WireWorld » Bicycling » Bikes and Hardware » Lighting » Is your one-watt light really a one-watt light?

I started getting curious about this. See, rating lights by how many watts is pretty popular these days and I was wondering exactly how much lie is included in those numbers. It looks like, for the most part, lights are within a plausible range, but I suspect that some of the lights on the market aren't actually running a full watt of power through the LED.

From the datasheets of Durcaell batteries, we can construct the following table using alkaline batteries:

Power consumption 2 AA 4 AA 2 AAA 4 AAA
1W 4h 10h .25h 1h
.5W 10h 20h 1h 3.5h

After looking at the various lights advertising wattage figures on their LEDs, it's clear that there are both 1W lights that draw far more than 1W, thus are inefficient... and 1W lights that draw far less than 1W, thus making you wonder why they bothered with a 1W light. Like most things, you can move the parameters around, perhaps assuming the dim light from a nearly-dead alkaline is OK.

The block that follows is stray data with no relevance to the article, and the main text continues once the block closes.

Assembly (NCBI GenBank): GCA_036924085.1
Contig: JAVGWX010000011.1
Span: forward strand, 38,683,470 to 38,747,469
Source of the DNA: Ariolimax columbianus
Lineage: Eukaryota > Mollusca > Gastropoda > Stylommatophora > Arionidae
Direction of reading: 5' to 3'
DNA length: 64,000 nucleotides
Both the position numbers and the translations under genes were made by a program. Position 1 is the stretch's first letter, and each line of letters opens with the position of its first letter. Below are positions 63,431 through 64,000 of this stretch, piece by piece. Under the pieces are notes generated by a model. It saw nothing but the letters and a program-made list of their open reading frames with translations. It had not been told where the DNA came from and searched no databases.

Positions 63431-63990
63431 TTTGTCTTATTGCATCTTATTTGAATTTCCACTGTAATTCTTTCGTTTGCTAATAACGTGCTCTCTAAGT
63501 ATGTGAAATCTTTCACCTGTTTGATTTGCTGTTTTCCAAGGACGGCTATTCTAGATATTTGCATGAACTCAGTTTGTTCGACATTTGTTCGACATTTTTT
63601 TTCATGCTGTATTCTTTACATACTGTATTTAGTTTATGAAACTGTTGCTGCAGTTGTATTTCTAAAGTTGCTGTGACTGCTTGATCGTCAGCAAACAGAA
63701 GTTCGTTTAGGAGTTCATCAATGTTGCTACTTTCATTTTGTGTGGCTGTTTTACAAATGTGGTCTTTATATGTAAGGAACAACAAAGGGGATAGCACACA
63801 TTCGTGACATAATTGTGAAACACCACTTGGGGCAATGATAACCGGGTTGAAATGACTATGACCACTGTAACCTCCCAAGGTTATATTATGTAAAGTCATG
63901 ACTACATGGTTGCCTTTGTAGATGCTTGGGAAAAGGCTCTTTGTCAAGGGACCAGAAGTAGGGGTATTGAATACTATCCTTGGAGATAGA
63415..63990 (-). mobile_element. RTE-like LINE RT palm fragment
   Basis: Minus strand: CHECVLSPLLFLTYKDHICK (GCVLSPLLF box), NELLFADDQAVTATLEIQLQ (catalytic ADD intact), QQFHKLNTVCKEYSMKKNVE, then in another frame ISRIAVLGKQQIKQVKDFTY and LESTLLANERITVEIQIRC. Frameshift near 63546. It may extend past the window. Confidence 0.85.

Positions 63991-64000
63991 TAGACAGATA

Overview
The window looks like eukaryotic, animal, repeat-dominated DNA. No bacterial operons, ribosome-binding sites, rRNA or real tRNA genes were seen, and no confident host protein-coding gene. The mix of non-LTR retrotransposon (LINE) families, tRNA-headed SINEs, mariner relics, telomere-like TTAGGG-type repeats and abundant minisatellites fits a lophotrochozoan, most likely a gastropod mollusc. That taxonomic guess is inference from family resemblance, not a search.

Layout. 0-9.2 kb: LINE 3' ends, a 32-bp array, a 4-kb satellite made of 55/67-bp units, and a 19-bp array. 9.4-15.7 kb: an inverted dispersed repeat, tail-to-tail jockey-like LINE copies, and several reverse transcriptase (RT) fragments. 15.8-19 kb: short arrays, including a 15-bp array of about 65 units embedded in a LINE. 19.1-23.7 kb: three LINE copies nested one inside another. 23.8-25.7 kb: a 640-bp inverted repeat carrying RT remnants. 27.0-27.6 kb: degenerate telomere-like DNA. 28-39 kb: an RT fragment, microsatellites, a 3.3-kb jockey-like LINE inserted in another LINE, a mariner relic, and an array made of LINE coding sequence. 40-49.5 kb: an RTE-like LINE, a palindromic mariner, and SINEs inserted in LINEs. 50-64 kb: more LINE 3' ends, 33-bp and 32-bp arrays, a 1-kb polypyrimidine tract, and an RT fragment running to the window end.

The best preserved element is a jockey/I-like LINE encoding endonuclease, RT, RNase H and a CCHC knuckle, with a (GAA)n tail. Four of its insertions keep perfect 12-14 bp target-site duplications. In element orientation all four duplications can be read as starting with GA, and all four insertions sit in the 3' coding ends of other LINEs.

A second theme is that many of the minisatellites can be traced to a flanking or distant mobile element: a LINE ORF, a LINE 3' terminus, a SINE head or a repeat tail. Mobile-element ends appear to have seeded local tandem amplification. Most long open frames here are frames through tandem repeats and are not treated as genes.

Blinking also plays a role. It's quite possible for a light to blink brighter than it can light up normally.

Also remember that watt is a matter of power capacity. One-watt LEDs started at around twenty lumens and are now several times that. This means that a company could offer a light that's twice as bright as their half-watt light but that uses only a little bit more power.